Monticello Park in Alexandria designated community forest
And last month, thanks to the efforts of a 15-year-old named Tate CommissionMonticello Park has been designated a community forest by the Old-Growth Forest Network.
Tate lives less than a mile from the park and reckons he first visited it when he was in first grade. It’s located in a neighborhood of single-family homes on curving streets that follow the topography — except in Monticello Park, which is nestled on a ridge that drops steeply into a ravine and stream. This geological diversity appeals to Tate.
“Even though it’s so small compared to other parks, it contains hills, it contains a stream, it contains so many different types of plants,” Tate told me over the phone from Michigan, where he is. at the Interlochen Arts Camp. “It’s crazy how diverse it is.”
A teacher at Tate’s school, St. Stephen’s & St. Agnes, put him in touch with Brian Kane to the Ancient Forest Network. One of the association’s goals is to designate a protected forest in every county in the country.
Monticello Park is not a true ancient forest, untouched by human axes. “There’s no more primeval forest in Alexandria and Arlington,” Brian said. “Everything has been cleared at least twice for agriculture.”
But it has some characteristics of those important natural areas, as a habitat and a place where harmful carbon is stored in the roots of old trees. Red oaks, white oaks, chestnut trees and tulip trees thrive here.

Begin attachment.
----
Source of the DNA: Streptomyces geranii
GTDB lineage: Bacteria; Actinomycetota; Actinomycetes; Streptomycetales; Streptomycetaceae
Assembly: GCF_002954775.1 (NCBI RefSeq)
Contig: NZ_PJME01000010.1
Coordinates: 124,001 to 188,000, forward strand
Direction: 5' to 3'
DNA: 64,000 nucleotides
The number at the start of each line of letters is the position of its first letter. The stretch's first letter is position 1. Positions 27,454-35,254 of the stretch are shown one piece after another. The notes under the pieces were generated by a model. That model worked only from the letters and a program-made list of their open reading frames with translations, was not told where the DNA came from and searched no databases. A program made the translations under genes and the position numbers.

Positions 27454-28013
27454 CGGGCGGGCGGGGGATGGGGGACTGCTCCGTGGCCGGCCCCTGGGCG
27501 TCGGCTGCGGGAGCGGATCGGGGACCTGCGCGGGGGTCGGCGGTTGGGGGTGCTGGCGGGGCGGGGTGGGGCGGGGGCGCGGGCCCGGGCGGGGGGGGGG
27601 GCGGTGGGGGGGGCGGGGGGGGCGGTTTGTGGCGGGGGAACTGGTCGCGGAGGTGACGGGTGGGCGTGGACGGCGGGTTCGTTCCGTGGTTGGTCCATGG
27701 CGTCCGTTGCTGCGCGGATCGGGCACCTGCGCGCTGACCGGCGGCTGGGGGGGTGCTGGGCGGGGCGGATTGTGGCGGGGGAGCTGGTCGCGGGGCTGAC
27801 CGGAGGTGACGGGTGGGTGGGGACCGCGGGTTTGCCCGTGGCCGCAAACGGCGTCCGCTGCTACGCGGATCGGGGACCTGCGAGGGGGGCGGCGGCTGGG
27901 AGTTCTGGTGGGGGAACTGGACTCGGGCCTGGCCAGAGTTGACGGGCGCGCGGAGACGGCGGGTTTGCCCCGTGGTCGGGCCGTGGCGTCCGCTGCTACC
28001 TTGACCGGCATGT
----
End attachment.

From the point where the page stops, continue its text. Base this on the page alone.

“There are trees over 200 years old there, believe it or not,” Brian said.
Other regional areas in the Old Growth System include Glencarlyn Park in Arlington County and the Gold Mine Tract in the C&O Canal National Historical Park in Montgomery County.
Tate said nominating the park for designation required compiling a lot of paperwork. He also made a short documentary about the park and its history.
The park has many boosters including Rod Simmons, manager of natural resources at the City of Alexandria. Bill Young, the ornithologist who drove me there recently, works with Ashley Bradford on a site dedicated to the park: MPNature.com. During the spring migration from 2012 to 2017, Bill posted daily birding observations.
It’s in the spring, when the songbirds make their long journeys from south to north, that Monticello Park really comes alive. Look at a map and you’ll see that this is the only significant enough green area for miles around. Birds are drawn to it, especially the creek at the park’s lowest point.
Over 30 species of warblers have been spotted in Monticello Park, along with orioles, finches, wrens, flycatchers, owls and raptors. Birdwatchers call one side of Thrush Ridge Park for the birds — wood thrush, hermit thrush, grey-cheeked thrush and more — that seem to love it there.
The size of the park’s postage stamp can be an advantage for bird watchers.
“Across the park is an eighth of a mile,” Bill said. “If you loop around the creek, it’s a quarter mile. It’s a very small park. It’s one thing he has going for him. You can go to Rock Creek Park and find a lot more birds, but they’re so scattered they’re harder to find. Here they are all concentrated in a small area.
The primary benefit of being part of the Ancient Forest Network is protection from development.
“All [protected] the forests must be permanently closed to all commercial exploitation, regardless of ownership,” said Brian of the Old-Growth Forest Network. “And there has to be public access. The public can go and see this forest. It is not a private forest.
Tate knows what he wants Monticello Park to be and why its new designation is important: “One of the things it shows is that it can serve as a place for everyone.”